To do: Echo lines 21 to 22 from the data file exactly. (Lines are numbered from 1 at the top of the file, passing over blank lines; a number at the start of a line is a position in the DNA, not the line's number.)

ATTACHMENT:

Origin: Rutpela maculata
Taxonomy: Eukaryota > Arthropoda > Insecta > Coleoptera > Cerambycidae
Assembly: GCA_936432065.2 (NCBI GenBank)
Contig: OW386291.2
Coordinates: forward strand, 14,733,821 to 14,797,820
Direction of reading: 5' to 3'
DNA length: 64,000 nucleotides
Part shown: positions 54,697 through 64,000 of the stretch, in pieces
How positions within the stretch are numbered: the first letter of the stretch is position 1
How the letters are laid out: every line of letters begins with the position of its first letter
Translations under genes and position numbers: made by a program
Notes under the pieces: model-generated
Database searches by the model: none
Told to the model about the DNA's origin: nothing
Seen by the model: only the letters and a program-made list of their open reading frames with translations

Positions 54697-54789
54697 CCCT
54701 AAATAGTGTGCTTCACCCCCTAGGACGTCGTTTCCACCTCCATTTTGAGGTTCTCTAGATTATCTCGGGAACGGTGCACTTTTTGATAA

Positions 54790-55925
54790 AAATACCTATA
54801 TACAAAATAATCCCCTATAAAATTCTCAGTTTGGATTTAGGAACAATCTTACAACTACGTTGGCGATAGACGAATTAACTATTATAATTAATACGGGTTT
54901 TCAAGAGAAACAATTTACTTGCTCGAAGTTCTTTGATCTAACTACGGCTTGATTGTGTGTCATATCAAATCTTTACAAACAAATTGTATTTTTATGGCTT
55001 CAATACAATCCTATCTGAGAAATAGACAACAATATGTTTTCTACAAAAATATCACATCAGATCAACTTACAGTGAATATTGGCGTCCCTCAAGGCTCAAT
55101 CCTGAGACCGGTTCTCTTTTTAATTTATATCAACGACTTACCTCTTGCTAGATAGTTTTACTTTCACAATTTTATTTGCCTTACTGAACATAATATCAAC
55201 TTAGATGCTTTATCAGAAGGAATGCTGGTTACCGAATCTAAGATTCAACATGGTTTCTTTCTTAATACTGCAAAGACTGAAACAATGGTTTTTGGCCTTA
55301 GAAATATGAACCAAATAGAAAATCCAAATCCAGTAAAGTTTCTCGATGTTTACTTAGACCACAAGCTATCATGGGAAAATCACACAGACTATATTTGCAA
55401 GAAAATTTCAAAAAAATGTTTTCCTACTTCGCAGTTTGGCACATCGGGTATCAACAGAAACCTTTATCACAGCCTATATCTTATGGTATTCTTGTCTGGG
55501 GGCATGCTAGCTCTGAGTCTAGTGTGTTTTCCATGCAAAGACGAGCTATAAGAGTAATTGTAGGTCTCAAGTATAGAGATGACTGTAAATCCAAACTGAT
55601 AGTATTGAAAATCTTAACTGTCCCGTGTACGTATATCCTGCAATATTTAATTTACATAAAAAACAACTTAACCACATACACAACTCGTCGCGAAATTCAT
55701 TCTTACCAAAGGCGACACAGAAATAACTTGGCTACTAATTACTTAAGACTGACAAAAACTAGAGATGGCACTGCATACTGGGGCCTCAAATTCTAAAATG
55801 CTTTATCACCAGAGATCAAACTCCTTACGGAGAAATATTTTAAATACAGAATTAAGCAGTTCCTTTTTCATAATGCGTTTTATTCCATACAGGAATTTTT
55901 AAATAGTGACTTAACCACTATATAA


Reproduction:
54801 TACAAAATAATCCCCTATAAAATTCTCAGTTTGGATTTAGGAACAATCTTACAACTACGTTGGCGATAGACGAATTAACTATTATAATTAATACGGGTTT
54901 TCAAGAGAAACAATTTACTTGCTCGAAGTTCTTTGATCTAACTACGGCTTGATTGTGTGTCATATCAAATCTTTACAAACAAATTGTATTTTTATGGCTT